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Volume 4, Issue 85: Cold Stones
"Aren't you the sunny optimist when you want to go to sleep?"
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In February 2016, local Fox television station KAYU in Spokane interviewed, live on their morning show, a woman named Flossie Dickey. The occasion? Dickey’s 110th birthday.
I think about this interview all the time. It’s worth watching in its entirety.
This interview made the rounds of the Internet, going “viral,” as we put it back in February 2016, and it even inspired a “Saturday Night Live” parody. More details came out about Flossie’s life, from her love of whiskey to her joking that she’d “forgotten half her life” to the disturbing little detail that she married her 30-year-old husband, who would live another 50 years, when she was only 15 years old. Flossie would survive another nine months, dying in November 2016, living just long enough to see the Chicago Cubs win the World Series and Donald Trump elected President of the United States. (Those would make me want to kick it too.) The current oldest person on the planet, by the way, is a Spanish woman named Maria Branyas, who turned 116 back in March and credits her longevity to “staying away from toxic people.” She’s apparently not that good at following her own advice, considering she’s on Twitter,
Flossie Dickey’s interview was widely praised not for any particular wisdom she had to espouse, but instead for her utter lack of interest in acknowledging any of the reporter’s questions—or following any sort of societal niceties whatsoever. The interview’s signature moment comes when the reporter asks Flossie about the party her family is having for her 110th birthday.
Reporter: Later today, Flossie’s family is going to be coming out here to throw you a big birthday party. Are you excited for your party?
Flossie: Not one bit.
The facial expression—or lack thereof—that Flossie gives her is the best part: Flossie is not cracking a joke, or trying to make some sort of cutting point. She is simply answering the question. She’s not being rude. She just doesn’t care and—and this is the most important part—no longer has the energy, the desire or even the obligation to pretend otherwise. She is totally at ease with herself. She just says what she thinks, and does what she wants, freely, without worry about how other people will respond or what they will believe about her. She has reached this point in her life for the most honest possible reason: She is simply too tired to do otherwise.
Life goals, as they say.
I don’t remember when I first started worrying so much about what other people thought about me. Probably middle school—that’s when I’m definitely noticing it happening with my son, and when I think back on it, that’s when I first remember feeling self-conscious about everything. My complexion, my hair, my body, my clothes, my voice, all of it, that was around the first time I became hyper-aware that the way people perceived me not only was different than the way I perceived myself, but also affected the way I perceived myself. (And I’m a boy. I have no idea how girls survive middle school. Or anything, really.) The other morning, my son Wynn declared himself “ready for school!” even though he had not brushed his teeth or combed his hair, even though he still had chocolate milk all over his face, even though he was wearing two different shoes, even though his left arm was covered with doodles he’d drawn on himself at school the day before. That level of comfort with one’s self—the utter lack of interest, or even thought, of what other people would think about him when they saw him like that—is simply incredible, and, sadly, a place he’ll soon grow out of and never return to again. I’m envious of him. But I know he’ll stop, and I know he’ll have to.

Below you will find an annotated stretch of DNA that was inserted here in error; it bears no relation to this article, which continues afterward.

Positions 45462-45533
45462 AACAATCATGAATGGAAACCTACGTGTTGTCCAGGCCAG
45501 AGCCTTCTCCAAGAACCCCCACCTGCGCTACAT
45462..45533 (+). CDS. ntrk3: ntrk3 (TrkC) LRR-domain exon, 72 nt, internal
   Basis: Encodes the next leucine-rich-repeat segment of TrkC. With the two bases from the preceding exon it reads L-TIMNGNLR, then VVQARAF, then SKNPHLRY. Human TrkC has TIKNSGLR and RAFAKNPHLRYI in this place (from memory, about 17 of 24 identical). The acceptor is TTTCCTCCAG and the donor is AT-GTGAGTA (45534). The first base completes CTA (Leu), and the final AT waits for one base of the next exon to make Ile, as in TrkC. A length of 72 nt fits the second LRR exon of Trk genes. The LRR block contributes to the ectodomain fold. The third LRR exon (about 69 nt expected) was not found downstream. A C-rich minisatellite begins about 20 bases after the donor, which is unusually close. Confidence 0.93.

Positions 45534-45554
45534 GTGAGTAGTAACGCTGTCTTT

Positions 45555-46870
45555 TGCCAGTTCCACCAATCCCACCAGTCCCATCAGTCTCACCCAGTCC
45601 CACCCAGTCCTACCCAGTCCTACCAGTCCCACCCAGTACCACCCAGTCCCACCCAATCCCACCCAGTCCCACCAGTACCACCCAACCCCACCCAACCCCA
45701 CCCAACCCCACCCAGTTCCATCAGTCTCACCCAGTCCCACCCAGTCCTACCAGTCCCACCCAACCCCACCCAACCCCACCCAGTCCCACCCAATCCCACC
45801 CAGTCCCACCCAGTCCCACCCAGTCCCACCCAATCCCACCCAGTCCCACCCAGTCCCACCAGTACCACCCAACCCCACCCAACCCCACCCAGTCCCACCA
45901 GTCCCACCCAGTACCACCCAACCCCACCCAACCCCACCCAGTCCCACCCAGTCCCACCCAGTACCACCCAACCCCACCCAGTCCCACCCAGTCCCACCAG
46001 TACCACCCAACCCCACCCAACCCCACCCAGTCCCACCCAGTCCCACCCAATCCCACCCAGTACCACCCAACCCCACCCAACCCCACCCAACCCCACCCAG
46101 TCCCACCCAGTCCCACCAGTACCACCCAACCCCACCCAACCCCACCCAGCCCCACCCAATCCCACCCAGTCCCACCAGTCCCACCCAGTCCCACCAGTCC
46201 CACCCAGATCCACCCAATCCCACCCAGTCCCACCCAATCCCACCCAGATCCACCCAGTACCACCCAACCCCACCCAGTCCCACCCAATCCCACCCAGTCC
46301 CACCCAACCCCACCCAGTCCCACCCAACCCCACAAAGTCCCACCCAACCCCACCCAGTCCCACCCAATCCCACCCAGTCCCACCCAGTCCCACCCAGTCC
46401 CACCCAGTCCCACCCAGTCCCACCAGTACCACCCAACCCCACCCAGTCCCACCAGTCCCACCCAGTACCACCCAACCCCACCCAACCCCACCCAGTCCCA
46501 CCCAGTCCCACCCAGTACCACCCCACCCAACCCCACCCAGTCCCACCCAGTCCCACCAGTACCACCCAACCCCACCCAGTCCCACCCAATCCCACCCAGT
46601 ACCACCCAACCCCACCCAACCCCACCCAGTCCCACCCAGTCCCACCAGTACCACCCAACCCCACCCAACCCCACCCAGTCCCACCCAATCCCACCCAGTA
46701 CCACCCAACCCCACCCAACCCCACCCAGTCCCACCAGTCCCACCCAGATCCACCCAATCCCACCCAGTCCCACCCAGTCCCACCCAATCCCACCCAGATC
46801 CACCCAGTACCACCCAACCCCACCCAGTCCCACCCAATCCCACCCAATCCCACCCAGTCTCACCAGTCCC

I am fortunate enough not to be plagued by anxiety, and despite spending most of my high school life watching Woody Allen movies, I’m not particularly neurotic. But I am self-conscious—about the way I dress, about what people think about me, perhaps most of all about whether or not people like me. Deep down: I know I shouldn’t, but I do care. I do care what people think about me, and I do sometimes, more often than I’d like to admit, worry that I will do something wrong that will have everybody pointing at me and laughing—another middle school remnant. This manifests itself most often in clothes. I know absolutely nothing about clothes: If I had my druthers, everyone on the world would wear the same thing, one big prep school uniform, and that way everyone else would notice what I’m wearing exactly as much as I notice what they are wearing: Not at all. (You could be wearing live salamanders as shoes, and it would require someone pointing them out for me, or maybe one of them biting me, to notice.) There are all sorts of rules for clothes that I don’t understand and don’t care to, but when I (invariably) violate one, I’m nonetheless mortified—more worries about people laughing at me. When I moved to the South, I discovered that people down here are obsessed with no-show socks, to the point that when, at one summer outdoor event, when I wore regular ankle socks, it was pointed out by at least six different people. I have sweated this ever since; you have no idea how much I think about socks now. And it’s not because I care about socks. It’s because I just don’t want anyone to say anything. It’s because I don’t want to get made fun of. It’s because I don’t want to be noticed. I care too much about what other people—people I don’t even know, people I don’t even like—think. It’s very stupid. It’s been going on my entire life. And I’d like it to stop.